When banks now bestow a credit, they buy an insurance against the risk that the patron may not pay with the credit default swap. Then they can immediately award a new credit and also insure that credit. As soon as they have enough, they bundle the insured credits (that means "guarantee" them in the technical jargon) and sell them again. With the revenue, they have massive capital reserves as in the past - and mostly even greater capital. Awarding credits can continue in an unlimited way. New credits are given with the revenue - insuring guaranteeing and reselling. Since then no bank needs to wait until the credit is paid back. This accelerates awarding credit exponentially. The speed with which credits move in the system grows in a breathtaking way.

Satyajlt Das adds: "in the short-term, profits can expand enormously. The problem is: one has to repay as soon as one accepts the loan."

Thus it is kind of Ponzi game. The lucrative reselling only functions as long as enough new credits can be awarded.

Who Is saving Whom\?
The crisis as business model at the expense of democracy and social safety
An international coproduction of Kernfilm by Leslie Franke and Herdolor Lorenz, 2015, 104 min.  http://whos-saving-whom.org/index.php/en/
„Who is saving whom\?" is not just another bank rescue and Euro rescue film. It reveals much more what it is that all the "rescues" hide, right up to the present day tragedy of Greece. The radical alteration of society in Europe. The transformation of private debt into public debt which has been papered over and presented as a "rescue" has not only driven democracy to absurdity. It has shaken societies which consider themselves socialist societies with rule of law to their foundations. No one formulates this better in the film than Mario Draghi, who as a one time vice president of Goldman Sachs and present president of he ECB steers the economies in the Euro area: "The European social model is history". "Saving the Euro will cost a lot of money. That means we will have to take leave of the European social model". For seven years now the rescue is taking place with the help of hundreds of Billions of public money.

Screenings of the documentary
The premiere of the film "Who's saving whom\? on Wednesday the 11th February 2015 was a terrific success.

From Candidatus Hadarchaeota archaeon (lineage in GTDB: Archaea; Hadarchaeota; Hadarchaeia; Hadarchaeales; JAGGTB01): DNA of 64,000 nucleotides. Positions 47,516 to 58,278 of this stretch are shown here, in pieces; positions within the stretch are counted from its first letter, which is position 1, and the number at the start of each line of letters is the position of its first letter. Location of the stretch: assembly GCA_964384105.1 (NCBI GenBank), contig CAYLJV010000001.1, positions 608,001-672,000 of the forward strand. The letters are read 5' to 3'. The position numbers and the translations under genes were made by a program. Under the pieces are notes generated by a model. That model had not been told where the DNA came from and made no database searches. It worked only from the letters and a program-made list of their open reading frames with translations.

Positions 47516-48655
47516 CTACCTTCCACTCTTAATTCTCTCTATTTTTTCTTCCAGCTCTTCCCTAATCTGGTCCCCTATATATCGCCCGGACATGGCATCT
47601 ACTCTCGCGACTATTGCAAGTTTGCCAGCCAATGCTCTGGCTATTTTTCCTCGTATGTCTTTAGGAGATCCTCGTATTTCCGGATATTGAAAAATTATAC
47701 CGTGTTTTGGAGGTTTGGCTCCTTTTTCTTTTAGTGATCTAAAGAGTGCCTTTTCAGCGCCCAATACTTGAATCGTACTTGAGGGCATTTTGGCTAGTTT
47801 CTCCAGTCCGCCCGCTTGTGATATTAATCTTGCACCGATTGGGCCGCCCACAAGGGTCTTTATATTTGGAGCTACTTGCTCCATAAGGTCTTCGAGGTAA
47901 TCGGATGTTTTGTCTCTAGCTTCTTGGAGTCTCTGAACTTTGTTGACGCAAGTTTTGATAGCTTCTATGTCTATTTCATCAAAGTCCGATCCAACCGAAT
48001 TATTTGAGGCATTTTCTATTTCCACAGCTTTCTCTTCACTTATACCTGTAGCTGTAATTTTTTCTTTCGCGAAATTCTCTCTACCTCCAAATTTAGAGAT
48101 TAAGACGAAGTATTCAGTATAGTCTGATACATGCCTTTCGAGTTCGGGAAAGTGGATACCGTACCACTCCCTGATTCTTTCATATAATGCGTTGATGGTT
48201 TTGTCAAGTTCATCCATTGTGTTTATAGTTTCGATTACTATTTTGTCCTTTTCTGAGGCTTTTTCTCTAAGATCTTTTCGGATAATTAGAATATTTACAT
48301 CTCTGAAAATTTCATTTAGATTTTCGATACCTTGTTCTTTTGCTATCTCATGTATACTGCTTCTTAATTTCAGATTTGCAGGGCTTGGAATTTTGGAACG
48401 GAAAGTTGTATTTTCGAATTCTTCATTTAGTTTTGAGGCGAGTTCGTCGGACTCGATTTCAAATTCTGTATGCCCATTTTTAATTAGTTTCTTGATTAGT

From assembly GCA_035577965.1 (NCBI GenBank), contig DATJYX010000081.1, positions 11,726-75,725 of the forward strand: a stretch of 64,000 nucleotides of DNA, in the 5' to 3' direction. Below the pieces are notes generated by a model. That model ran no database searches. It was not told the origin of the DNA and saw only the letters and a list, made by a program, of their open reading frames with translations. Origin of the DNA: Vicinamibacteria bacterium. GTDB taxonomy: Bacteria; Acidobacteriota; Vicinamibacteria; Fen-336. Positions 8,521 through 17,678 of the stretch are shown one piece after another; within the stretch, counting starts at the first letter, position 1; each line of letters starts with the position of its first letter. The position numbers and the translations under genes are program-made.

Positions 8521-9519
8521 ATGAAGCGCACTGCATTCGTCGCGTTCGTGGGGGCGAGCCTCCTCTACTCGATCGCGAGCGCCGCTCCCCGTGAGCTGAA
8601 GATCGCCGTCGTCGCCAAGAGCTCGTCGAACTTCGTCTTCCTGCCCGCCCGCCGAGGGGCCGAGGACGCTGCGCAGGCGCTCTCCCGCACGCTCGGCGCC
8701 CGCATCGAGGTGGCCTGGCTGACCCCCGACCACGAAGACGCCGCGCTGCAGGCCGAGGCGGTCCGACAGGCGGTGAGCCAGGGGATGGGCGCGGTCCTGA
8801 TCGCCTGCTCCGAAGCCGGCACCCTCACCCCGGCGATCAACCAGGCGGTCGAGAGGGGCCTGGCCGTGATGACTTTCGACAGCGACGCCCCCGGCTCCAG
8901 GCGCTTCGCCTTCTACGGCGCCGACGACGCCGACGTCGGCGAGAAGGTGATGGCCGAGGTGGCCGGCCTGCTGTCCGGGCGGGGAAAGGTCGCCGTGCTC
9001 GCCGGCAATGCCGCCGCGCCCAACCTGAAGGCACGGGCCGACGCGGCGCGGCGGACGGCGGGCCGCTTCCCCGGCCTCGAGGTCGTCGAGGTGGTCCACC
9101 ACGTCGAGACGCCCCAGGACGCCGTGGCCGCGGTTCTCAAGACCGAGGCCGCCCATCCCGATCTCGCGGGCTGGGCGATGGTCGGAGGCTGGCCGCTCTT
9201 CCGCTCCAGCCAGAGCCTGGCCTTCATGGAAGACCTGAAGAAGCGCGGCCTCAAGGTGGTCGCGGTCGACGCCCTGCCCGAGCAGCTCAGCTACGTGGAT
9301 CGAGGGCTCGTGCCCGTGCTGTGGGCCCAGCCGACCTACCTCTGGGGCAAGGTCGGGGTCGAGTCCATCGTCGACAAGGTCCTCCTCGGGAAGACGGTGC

The film debuted in many hundred film theaters and other venues in all of Europe to full and overflowing audiences with many exciting discussions. Join us, together we can achieve a lot! Check out this map to find out if there is a screening already next to your place. If you want to know more about how to organize your own event, plase have a look to our campaigning manual.

„Who is saving Whom\?" shows what remains hidden. A tremendous redistribution from the bottom to the top. Before the crisis the rich of he world owned three times more than the yearly GDP of the world. After seven years of "crisis" they now own four times as much. Now, in the middle of Europe, there are again people working for starvation wages. Rescuing is taking place, for the 99\% however, there is no sign of a rescue.

Many Europeans think of Greece as a country which has live d beyond its means, and which in spite of expensive aid is unwilling to reform - a bottomless barrel. "Who is saving Whom\?" reveals that the expensive rescue packages since 2010 rescued exclusively only the creditors, the banks, the hedge funds and the insurances. When in 2011 the head of the Greek government A. Papendreou demanded a national referendum on this matter he was replaced, seemingly in a putsch, by the council of Europe. Replaced by a so called technocrat, Lukas Papademos. Exactly the person who, together with the investment bank Goldman Sachs, had by deceit brought Greece into the Euro zone. His job now was to enforce the conditions of the credit: Destruction of the health insurances and pensions, deregulation of labor laws, privatization of public assets etc.

The rescue policies practiced throughout the EU, not just in Greece, are proven in the film to be a milestone in neo-liberal development which makes the rich richer and the poor poorer. Both private and state budgets are being fleeced in favour of the financial world. Social rights are being replaced by the right to debt. Debts are the medium by which people are being prevented from thinking and behaving freely. The film shows how this has been functioning in the USA for some time now. Students leave university with a load of debt. Debt which often cannot be paid back. One works a whole life long to pay back the debt. That's how the banks love it.

"Who is saving Whom\?" shows the beginnings of this development when after seventy years of relative stability the financial world was deregulated. The financial world immediately used its new freedom to develop those new financial derivatives which today dominate the economy. The film demonstrates the usage of and the enormous danger from derivatives. But it also shows the possibilities of defense, as in Iceland, where international capital was not saved, but rather a redistribution from the top to the bottom took place.

TIP-Berlin: "Whoever does not wake up from his neo-liberal slumber when viewing "Who is saving Whom\?" is lost forever. The Film should be capable of getting even the most lethargic citizen of Europe up from his sofa and on to the barricades."